Monday, July 20, 2009

US Marine Depicts 'Art of War' in Afghanistan

In this 2006 file photo, U.S. Marine Corps Sgt. Kristopher Battles, a combat artist, draws a sketch of the commanding officer of Lima Company, 3rd Battalion, 2nd Marine Regiment, Regimental Combat Team 5, resting in Habbaniyah, Iraq, Nov. 18, as a fellow Marine watches. (U.S. Marine Corps photo by Sgt. Adaecus G. Brooks.)

Dispatches from the Front:

FORWARD OPERATING BASE DELHI, Islamic Republic of Afghanistan, July 20, 2009 -- Geared up with his wood and leather stool and an array of brushes and paints, one Marine makes the mundane extraordinary.

Sgt. Kristopher J. Battles, 41, one of only two combat artists in the Marine Corps works for the National Museum of the Marine Corps and is an activated reservist serving on the front lines of the War on Terror. He paints pictures of daily life under the threat and presence of enemy fire.

"He's a renaissance Marine," said CWO-2 Michael Fay, combat artist, National Museum of the Marine Corps. "He seems mild mannered, but he can shoot expert pistol and rifle."

Battles, a Hermann, Mo., native, joined the Marine Corps in 1986, worked as a computer operator for Headquarters Company, 24th Marine Regiment in Kansas City, Mo., and eventually became a combat correspondent for the Public Affairs Office there. At the time, combat art fell under the hierarchy of public affairs, so he slowly made the switch from writing to painting.

Even before becoming a Marine, Battles had a great ability to record the world around him on paper. From the time he was 5 years old, he loved being able to create art.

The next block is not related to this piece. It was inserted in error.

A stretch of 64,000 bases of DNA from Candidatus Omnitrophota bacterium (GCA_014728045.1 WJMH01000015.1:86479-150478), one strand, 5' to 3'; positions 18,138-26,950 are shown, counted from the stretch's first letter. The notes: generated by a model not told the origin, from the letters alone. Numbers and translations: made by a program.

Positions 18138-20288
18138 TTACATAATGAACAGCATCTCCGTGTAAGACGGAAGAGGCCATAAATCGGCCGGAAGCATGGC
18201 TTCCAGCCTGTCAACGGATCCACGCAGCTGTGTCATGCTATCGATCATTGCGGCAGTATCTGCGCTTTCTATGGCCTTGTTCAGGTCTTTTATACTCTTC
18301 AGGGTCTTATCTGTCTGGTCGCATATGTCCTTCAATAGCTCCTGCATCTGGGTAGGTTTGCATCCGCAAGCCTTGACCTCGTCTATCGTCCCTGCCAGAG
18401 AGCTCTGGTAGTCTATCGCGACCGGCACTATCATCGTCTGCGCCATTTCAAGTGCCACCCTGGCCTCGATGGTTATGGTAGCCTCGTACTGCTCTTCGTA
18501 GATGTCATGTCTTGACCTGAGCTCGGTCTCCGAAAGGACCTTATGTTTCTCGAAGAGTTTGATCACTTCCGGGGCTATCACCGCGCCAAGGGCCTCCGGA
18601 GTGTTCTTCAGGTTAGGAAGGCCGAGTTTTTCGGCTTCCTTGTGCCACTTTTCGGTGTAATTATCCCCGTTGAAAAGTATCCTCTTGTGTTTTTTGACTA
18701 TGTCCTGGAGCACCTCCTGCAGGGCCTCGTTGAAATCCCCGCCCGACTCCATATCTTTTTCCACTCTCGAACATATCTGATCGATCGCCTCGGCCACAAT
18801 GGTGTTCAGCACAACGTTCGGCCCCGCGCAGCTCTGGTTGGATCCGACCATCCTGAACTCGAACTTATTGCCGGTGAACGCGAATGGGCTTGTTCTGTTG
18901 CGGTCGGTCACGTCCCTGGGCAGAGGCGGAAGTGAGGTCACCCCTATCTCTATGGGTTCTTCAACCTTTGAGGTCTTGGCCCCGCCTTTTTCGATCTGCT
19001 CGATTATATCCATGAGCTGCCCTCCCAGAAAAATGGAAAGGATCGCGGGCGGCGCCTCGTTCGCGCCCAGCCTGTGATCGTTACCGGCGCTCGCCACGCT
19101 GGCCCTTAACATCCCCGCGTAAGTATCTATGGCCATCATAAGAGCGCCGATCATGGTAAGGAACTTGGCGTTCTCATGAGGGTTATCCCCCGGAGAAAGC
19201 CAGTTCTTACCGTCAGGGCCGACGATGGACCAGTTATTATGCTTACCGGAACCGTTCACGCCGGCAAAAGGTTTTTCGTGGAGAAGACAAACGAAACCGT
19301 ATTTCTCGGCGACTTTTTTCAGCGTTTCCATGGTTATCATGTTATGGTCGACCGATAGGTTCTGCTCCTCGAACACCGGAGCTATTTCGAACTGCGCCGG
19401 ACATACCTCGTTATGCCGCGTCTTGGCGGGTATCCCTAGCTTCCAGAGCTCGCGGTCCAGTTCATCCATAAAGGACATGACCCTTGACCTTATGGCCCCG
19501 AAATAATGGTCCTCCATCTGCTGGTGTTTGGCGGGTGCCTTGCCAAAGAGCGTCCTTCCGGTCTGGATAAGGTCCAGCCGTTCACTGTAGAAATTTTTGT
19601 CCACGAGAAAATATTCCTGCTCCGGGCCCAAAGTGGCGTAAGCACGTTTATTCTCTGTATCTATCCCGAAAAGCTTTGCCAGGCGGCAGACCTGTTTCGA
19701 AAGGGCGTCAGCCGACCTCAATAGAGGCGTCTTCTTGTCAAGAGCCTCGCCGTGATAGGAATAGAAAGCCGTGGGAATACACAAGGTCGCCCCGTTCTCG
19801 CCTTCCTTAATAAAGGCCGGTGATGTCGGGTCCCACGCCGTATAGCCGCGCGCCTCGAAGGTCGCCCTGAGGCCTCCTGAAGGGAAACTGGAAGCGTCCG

"While other kids were shooting hoops, I was doodling," said the 1991 Northeast Missouri State University graduate.

Battles left the reserves in 1996 and spent the next 10 years living as a "starving artist," as he puts it. He also made a missionary trip to Haiti from 1991 to 2001.

"I worked various and sundry odd jobs to pay the bills but I always focused on my art," said the former bank teller, but the Corps was never far from his mind.

Surfing the Internet one day, Battles saw Fay's blog which displays Marine artwork and decided it was time to come back. He sent Fay a link to his own blog and asked if he'd take a look.

"People send me pictures all the time. The majority are somewhat disappointing," said Fay. "But when I saw Sgt. Battles' work, I was blown away. When we found a world-class artist, we wanted to bring him aboard."

"I wanted to publish my work and serve my country. It was a win-win for me," Battles said. "I waited for my ship to come in, and I got on board."

Combat artists have been in the Marine Corps unofficially since World War I and most of them were officers. In 1942, the Marine Corps offered enlisted Marines their chance to depict life at war, a unique stance from the other services. Marine artwork by Marines has since been seen in magazines, newspapers and galleries all over the world.

Today, Battles continues that legacy, and his works can be seen in galleries and published in Leatherneck magazine.

"He has an amazing ability to capture the moment," said Fay. "The Marine Corps never dies. It's the imagery that keeps us alive."

After nearly 60 days here with the Marines of the Regimental Combat Team 3, Battles will soon be traveling back to Quantico. He expects to have completed, museum-quality paintings and sculptures based on his sketches and observations ready for display in the National Museum of the Marine Corps some time next year.

A record of modern-day Marine life depicted on canvas or cast in bronze may be seen by millions of visitors for years to come, all from the works of this one Marine.

(Report by Sgt. Scott Whittington, Regimental Combat Team 3.)

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